Saskatchewan Urban Municipalities Association voices concerns about province's revamped income support program

·3 min read
Lloydminster Mayor Gerald Aalbers is the chair of the Saskatchewan Urban Municipalities Association's City Mayor's Caucus.  (François Joly/CBC News - image credit)
Lloydminster Mayor Gerald Aalbers is the chair of the Saskatchewan Urban Municipalities Association's City Mayor's Caucus. (François Joly/CBC News - image credit)

Saskatchewan's new income support program has been criticized by advocates who say it's helping to fuel evictions and homelessness.

Now the organization representing cities in the province is joining the chorus of voices calling for the province to do more to help those in need.

The Saskatchewan Urban Municipalities Association (SUMA) issued a statement on Friday saying the members of its mayors caucus are concerned about their residents' experience with the new Saskatchewan Income Support (SIS) program.

"This program is designed to help our most vulnerable, but instead, we are seeing an increase in homelessness in our communities," said Gerald Aalbers, the mayor of Lloydminister and the chair of SUMA's city mayor's caucus.

What is SIS?

SIS was first announced by the Saskatchewan government in 2019, with the promise that it would be a way for people on assistance to become more self-sufficient.

The program involves tenants receiving a monthly cheque from the government to pay for their utilities, food and rent bills.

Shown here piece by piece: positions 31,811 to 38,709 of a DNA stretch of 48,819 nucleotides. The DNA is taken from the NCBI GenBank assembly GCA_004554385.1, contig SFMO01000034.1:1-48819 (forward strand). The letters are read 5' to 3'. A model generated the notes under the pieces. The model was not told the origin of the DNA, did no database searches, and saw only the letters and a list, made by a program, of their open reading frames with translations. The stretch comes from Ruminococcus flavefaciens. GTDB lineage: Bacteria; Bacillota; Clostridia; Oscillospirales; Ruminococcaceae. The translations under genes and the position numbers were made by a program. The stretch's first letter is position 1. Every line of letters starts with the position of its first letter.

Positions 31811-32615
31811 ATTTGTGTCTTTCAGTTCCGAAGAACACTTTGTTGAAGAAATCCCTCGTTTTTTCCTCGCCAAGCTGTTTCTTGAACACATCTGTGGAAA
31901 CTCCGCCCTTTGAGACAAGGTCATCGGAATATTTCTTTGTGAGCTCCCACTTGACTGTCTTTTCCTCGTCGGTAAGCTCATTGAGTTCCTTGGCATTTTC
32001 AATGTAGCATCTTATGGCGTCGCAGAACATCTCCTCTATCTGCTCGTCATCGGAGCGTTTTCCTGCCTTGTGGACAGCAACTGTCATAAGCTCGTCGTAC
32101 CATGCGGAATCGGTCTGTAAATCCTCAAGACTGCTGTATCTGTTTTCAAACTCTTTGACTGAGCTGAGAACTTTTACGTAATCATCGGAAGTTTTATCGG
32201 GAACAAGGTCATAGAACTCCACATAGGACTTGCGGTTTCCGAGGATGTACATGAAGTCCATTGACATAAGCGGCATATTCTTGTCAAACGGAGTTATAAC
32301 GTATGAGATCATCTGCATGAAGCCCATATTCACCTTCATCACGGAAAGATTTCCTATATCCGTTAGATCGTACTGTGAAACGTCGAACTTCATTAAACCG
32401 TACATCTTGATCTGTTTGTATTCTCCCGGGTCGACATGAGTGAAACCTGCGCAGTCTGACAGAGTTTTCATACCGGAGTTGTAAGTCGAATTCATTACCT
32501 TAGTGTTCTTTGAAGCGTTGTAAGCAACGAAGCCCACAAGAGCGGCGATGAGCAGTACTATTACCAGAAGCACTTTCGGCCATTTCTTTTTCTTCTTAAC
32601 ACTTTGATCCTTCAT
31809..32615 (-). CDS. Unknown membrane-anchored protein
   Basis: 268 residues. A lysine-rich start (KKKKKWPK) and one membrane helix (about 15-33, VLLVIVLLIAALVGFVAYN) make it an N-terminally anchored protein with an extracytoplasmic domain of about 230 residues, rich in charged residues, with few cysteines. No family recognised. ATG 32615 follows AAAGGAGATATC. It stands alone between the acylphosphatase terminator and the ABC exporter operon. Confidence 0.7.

Previously money for rent and utilities was sent directly to the landlord instead of the tenant.

Previous programs — the Transitional Employment Allowance and Saskatchewan Assistance Program — were phased out by the government, with everyone being required to be on SIS as of Aug. 31.

Since SIS came into effect, the program has been criticized by organizations and individuals across the political spectrum.

Activists have said the revamped system is causing more evictions, while a survey by the landlords association found that 31 per cent of people using the new program were unable to pay rent in September.

Now SUMA says its members are concerned as well.

Local politicians join the fray

On Friday, Aalbers expressed concern over the growth of homelessness in Saskatchewan.

He cited the establishment of Camp Marjorie in Regina as well as other tent encampments as a major concerns for the mayors in SUMA.

"We want to ensure that issue gets dealt with because we know what the temperature is outside. It's a beautiful day today, the sun is shining, it's a positive temperature here in Lloydminsiter. But we know we're not far away from Mother Nature changing that," Aalbers said.

He said it's important for municipalities to voice their support for residents who are unable to access services the province provides.

The mayor's caucus met with Social Services Minister Lori Carr earlier this week and told her their concerns.

Aalbers said Carr and the ministry share the concerns, but that SUMA still felt it was important to speak out and keep the issue front and centre.

"Not having rent paid, people are going to be evicted. Why was the rent not paid? It's the system that has had some challenges, and we want to ensure that those gaps are fixed as soon as possible," Aalbers said.

Carr has previously urged patience as the ministry works out SIS's growing pains.

In a statement issued on Friday afternoon, Carr wrote that all levels of government have a role in addressing homelessness and that the province "takes its role very seriously."

"The Government of Saskatchewan continues to listen and collaborate with our partners in the community on ways we can better support clients with more complex needs who may be at risk of being homeless, and who require more support to see success," Carr said.

"We will continue to work with community based organizations and municipalities to address these issues in their communities."

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